United States District Court, D. Nebraska
MEMORANDUM AND ORDER
LYLE E. STROM, SENIOR JUDGE
This matter is before the Court on two related motions filed by plaintiff Prism Technologies, LLC (“Prism”). First, Prism filed a motion (Filing No. 355) to strike the defendant, T-Mobile USA, Inc.’s (“T-Mobile”), untimely document production and non-infringing alternative theories. Second, Prism filed a motion (Filing No. 369) to exclude the expert testimony of T-Mobile’s rebuttal damages expert W. Christopher Bakewell. After reviewing the motions, briefs, indices of evidence, and the relevant law, the Court finds as follows.
Prism alleges infringement of two patents, U.S. Patent No. 8, 127, 345 (“‘345 patent”), and U.S. Patent No. 8, 387, 155 (“‘155 patent”) by defendant. In this matter, fact discovery closed on February 14, 2014 (Filing No. 161). Expert discovery closed on June 6, 2014 (Id.). Mr. Proctor, T-Mobile’s technical expert, served his report on May 27, 2014. Prism’s damages expert submitted a supplemental damages report on November 26, 2014. T-Mobile’s served its rebuttal damages report by W. Christopher Bakewell on August 9, 2015.
Prism moves this Court to strike T-Mobile’s reliance on ten documents that were produced after the close of fact discovery. Prism alleges that T-Mobile produced untimely documents on August 19, 2015, that should have been produced pursuant to a motion to compel. After the filing of the motion to compel in September of 2013, the parties agreed that T-Mobile would produce its “backhaul network documents, specifically relating to alternative access vendors . . . .” (Filing No. 357, Exhibit 2). T-Mobile contends that the documents produced on August 19, 2015, are either Internet service provider agreements (“ISP agreements”), which were not covered by Prism’s document request, or the documents were created after the close of fact discovery.
In addition, Prism moves this Court to strike T-Mobile’s non-infringing alternative theories and prevent T-Mobile’s experts from testifying at trial on these matters. Prism alleges that T-Mobile denied the existence of a non-infringing alternative during fact discovery and did not produce any documents regarding a non-infringing alternative. However, T-Mobile experts disclosed a non-infringing alternative after the close of fact discovery. T-Mobile argues that the factual background relating to the non-infringing alternatives and the experts reports discussing non-infringing alternatives are timely and proper.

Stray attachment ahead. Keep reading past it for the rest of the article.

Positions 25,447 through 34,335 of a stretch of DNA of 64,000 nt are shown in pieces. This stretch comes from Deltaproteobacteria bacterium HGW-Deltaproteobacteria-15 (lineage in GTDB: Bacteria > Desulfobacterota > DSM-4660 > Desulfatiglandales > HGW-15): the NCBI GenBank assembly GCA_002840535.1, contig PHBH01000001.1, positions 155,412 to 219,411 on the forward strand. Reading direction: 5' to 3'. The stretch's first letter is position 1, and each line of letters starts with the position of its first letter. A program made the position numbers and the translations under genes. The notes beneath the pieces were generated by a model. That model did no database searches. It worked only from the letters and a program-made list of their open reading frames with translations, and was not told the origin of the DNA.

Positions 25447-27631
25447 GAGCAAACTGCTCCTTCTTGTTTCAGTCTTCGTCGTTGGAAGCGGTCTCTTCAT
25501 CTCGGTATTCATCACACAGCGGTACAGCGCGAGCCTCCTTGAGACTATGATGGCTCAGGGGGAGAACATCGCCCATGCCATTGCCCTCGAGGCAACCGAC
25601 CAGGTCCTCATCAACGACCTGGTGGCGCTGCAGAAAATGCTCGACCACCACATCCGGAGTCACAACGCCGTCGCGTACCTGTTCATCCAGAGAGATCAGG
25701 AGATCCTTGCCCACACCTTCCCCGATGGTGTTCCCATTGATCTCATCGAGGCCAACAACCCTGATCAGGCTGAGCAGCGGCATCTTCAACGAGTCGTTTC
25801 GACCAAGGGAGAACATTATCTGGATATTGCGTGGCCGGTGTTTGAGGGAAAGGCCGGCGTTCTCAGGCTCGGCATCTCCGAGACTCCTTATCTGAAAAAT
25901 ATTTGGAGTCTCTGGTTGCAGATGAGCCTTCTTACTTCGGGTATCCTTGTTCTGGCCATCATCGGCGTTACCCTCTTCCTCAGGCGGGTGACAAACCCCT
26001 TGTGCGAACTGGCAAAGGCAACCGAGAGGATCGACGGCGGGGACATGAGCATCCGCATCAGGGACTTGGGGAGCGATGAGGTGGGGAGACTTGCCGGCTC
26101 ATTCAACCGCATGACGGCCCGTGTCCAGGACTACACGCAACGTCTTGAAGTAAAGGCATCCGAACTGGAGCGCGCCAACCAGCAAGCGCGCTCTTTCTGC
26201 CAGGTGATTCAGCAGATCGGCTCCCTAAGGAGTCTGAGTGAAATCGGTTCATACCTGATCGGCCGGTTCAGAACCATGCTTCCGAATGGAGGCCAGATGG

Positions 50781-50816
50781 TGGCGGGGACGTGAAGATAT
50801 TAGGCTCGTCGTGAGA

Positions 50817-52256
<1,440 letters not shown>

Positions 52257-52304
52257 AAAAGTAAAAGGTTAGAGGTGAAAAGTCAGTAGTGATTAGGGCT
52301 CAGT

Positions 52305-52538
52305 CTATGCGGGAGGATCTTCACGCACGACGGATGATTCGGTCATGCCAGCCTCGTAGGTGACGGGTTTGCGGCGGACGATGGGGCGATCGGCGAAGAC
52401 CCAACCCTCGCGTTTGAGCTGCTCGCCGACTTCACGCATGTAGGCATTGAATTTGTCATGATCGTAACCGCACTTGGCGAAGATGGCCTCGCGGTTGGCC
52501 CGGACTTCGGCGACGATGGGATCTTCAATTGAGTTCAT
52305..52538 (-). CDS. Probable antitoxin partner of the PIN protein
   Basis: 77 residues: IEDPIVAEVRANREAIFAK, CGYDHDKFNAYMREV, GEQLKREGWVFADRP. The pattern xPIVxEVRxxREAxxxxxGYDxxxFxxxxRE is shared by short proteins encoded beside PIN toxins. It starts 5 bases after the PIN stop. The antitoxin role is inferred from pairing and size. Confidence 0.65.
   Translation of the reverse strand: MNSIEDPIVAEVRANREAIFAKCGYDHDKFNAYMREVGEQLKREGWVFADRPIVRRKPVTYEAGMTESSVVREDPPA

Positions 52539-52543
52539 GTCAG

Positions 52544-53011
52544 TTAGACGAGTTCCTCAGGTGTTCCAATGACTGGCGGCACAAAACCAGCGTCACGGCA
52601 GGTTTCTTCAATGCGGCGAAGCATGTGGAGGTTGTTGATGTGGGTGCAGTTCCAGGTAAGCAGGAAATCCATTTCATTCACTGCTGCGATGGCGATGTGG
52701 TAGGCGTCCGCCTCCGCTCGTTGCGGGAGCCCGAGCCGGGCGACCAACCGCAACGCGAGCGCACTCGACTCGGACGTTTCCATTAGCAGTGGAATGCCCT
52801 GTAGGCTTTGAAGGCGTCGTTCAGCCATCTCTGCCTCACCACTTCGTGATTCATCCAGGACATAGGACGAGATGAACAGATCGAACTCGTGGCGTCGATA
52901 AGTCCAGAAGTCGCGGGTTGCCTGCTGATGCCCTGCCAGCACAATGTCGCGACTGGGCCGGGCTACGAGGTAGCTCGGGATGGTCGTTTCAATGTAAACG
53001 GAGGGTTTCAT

Prism also moves this Court to exclude the expert testimony of W. Christopher Bakewell (“Bakewell”). Prism contends that the testimony of T-Mobile’s rebuttal damages expert Bakewell is fundamentally flawed and unreliable. In addition, Bakewell intends to rebut Prism’s damages expert based on the non-infringing alternatives. T-Mobile argues that Bakewell’s rebuttal opinion is grounded in the Georgia-Pacific factors and Prism’s objections go more to weight than admissibility.
I. Motion to Strike
Pursuant to Federal Rule of Civil Procedure 37, if a party fails to provide information as required by Rule 26(a) or (e), “the party is not allowed to use that information or witness to supply evidence on a motion, at a hearing, or at a trial, unless the failure was substantially justified or is harmless.” While the Court “need not make explicit findings concerning the existence of a substantial justification or the harmlessness of a failure to disclose, ” the Court should be guided by the following factors: (1) the prejudice or surprise to the party against whom the testimony is offered; (2) the ability to cure any prejudice; (3) the potential for trial disruption if the testimony is allowed; and (4) the erring party’s bad faith or willfulness. Sibley v. Sprint Nextel Corp., No. 08-2063-KHV, 2013 WL 1819773, at *7 (D. Kan. April 30, 2013).
II. Daubert Motion
Federal Rule of Evidence 702 provides that expert opinion testimony is permissible if it is based on scientific, technical, or other specialized knowledge and will assist the trier of fact. Expert opinion testimony must be given by a person qualified as an expert based on experience, training, or education. Under Rule 702, the Court must consider whether (1) the testimony is based upon sufficient facts or data, (2) the testimony is the product of reliable principles and methods, and (3) the witness has applied the principles and methods reliably to the facts of the case. A trial judge has a gatekeeping responsibility to “ensure that an expert’s testimony rests on a reliable foundation and is relevant to the task at hand.” Kumho Tire Co. v. Carmichael, 526 U.S. 137, 141, 119 S.Ct. 1167, 143 L.Ed.2d 238 (1999) (citing Daubert v. Merrell Dow Pharm., Inc., 509 U.S. 579, 597, 113 S.Ct. 2786, 125 L.Ed.2d 469 (1993)). The proponent of the expert testimony must prove its admissibility by a preponderance of the evidence. Daubert, 509 U.S. at 592.
Rule 702 is one of admissibility rather than exclusion. Lauzon v. Senco Products, Inc., 270 F.3d 681, 686 (8th Cir. 2001). Case law shows that rejection of expert testimony is the exception rather than the rule. Robinson v. GEICO Gen. Ins. Co., 447 F.3d 1069, 1101 (8th Cir. 2006). “Vigorous cross examination, presentation of contrary evidence, and careful instruction on the burden of proof are the ...